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African, American and European Trajectories of ModernityPast Oppression, Future Justice?$
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Peter Wagner

Print publication date: 2015

Print ISBN-13: 9781474400404

Published to University Press Scholarship Online: September 2017

DOI: 10.3366/edinburgh/9781474400404.001.0001

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date: 26 May 2020

HIV/AIDS Policies and Modernity in Brazil and South Africa: a Comparative Critical Analysis

HIV/AIDS Policies and Modernity in Brazil and South Africa: a Comparative Critical Analysis

Chapter:
(p.149) 7 HIV/AIDS Policies and Modernity in Brazil and South Africa: a Comparative Critical Analysis
Source:
African, American and European Trajectories of Modernity
Author(s):

José Katito

Publisher:
Edinburgh University Press
DOI:10.3366/edinburgh/9781474400404.003.0008

This chapter compares HIV/AIDS policies in Brazil and South Africa over the thirty-year history of the epidemic, focusing on the period between the mid-1980s and the early 2000s. The discussion lays emphasis on the largely divergent policy responses of the two states to the HIV/AIDS pandemic. The chapter begins with an overview of Brazil and South Africa's HIV/AIDS policies, along with critical factors that explain why, despite being two similar societies, they responded so differently to the epidemic. These factors include the nature and the timing of democratic transition and the relatively stronger Brazilian civil society. The chapter argues that Brazil acted far more aggressively than South Africa against the HIV/AIDS epidemic by implementing comprehensive prevention, treatment and care policies. As a result, the Brazilian government has been able to contain the spread of the virus across its population. In contrast, negligence, denial, delay and fragmentation have considerably exacerbated the HIV/AIDS epidemic in South Africa.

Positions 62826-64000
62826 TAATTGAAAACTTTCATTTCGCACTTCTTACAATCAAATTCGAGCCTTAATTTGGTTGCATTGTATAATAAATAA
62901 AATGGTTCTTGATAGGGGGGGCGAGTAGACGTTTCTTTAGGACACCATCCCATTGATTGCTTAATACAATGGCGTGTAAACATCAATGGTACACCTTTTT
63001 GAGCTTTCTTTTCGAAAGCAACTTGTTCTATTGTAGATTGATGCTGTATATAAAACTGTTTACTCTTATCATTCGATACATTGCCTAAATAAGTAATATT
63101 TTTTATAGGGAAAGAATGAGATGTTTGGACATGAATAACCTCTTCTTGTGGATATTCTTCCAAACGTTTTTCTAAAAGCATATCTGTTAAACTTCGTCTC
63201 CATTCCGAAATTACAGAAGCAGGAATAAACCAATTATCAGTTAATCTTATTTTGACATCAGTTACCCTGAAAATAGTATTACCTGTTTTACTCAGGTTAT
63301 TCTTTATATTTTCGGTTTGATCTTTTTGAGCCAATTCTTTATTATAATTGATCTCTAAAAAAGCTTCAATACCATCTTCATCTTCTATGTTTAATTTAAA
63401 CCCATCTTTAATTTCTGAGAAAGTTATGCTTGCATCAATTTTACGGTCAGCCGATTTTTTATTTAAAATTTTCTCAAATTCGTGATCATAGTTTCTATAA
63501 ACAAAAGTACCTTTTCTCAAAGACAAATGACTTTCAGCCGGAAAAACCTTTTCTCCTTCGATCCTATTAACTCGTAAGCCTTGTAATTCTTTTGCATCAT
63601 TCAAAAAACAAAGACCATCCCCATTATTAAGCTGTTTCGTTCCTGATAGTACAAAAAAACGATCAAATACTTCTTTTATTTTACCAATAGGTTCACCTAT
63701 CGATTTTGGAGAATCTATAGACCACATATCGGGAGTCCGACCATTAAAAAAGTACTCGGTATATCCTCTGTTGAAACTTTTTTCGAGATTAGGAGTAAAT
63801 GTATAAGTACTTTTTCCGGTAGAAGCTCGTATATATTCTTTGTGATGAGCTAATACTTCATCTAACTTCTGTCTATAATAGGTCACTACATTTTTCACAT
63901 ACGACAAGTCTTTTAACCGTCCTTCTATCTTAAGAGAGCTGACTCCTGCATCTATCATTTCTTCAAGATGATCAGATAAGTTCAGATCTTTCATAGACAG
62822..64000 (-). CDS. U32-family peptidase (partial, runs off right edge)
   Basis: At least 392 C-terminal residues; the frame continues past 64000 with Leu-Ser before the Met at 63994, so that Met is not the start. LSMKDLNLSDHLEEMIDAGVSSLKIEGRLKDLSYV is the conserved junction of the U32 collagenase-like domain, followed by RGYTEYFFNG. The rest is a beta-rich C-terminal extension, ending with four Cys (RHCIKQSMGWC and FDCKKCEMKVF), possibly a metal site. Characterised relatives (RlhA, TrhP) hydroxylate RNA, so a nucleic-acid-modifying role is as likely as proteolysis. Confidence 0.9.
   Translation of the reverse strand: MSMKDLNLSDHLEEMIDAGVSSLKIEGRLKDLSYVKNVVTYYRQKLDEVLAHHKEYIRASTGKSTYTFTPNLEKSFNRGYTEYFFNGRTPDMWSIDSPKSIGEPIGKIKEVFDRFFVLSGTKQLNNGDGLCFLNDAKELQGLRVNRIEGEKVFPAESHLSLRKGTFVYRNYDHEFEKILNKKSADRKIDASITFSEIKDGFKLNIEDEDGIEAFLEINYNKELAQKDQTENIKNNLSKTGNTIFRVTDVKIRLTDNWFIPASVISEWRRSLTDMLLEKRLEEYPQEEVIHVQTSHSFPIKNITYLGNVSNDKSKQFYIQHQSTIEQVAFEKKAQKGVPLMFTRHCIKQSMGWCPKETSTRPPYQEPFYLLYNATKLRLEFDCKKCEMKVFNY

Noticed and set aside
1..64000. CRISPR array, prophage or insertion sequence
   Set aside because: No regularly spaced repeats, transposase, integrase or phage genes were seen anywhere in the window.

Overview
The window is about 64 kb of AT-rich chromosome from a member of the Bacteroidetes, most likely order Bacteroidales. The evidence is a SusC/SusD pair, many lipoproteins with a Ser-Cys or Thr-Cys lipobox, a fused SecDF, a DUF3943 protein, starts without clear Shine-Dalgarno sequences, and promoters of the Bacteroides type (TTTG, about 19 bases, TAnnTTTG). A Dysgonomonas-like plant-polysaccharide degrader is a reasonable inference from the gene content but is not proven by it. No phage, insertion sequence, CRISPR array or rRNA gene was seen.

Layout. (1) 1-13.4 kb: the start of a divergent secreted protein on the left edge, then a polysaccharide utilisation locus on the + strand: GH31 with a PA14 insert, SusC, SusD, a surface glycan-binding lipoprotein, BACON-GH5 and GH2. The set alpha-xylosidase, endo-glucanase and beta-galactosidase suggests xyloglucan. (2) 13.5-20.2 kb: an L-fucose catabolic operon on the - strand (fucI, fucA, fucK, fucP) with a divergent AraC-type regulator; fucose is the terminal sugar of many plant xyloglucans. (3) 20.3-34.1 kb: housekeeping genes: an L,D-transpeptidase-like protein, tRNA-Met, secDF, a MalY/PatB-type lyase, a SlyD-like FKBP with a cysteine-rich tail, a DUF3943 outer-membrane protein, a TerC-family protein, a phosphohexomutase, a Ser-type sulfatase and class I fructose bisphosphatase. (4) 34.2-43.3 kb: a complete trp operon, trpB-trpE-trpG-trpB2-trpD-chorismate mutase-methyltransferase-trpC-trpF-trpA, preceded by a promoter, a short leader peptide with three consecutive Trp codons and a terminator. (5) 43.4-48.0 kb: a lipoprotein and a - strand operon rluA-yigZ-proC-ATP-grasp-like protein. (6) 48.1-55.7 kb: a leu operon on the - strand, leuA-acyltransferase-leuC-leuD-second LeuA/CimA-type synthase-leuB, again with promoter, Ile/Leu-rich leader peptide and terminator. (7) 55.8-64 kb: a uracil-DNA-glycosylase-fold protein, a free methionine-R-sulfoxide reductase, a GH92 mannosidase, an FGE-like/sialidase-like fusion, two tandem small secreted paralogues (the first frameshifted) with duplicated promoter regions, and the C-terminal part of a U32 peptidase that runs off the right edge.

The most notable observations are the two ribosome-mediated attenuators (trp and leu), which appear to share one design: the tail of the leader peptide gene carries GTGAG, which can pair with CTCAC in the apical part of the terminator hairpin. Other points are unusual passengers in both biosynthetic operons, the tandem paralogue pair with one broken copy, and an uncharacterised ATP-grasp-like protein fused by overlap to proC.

Keywords:   civil society, HIV policies, Brazil, South Africa, AIDS policies, democratic transition, prevention, treatment

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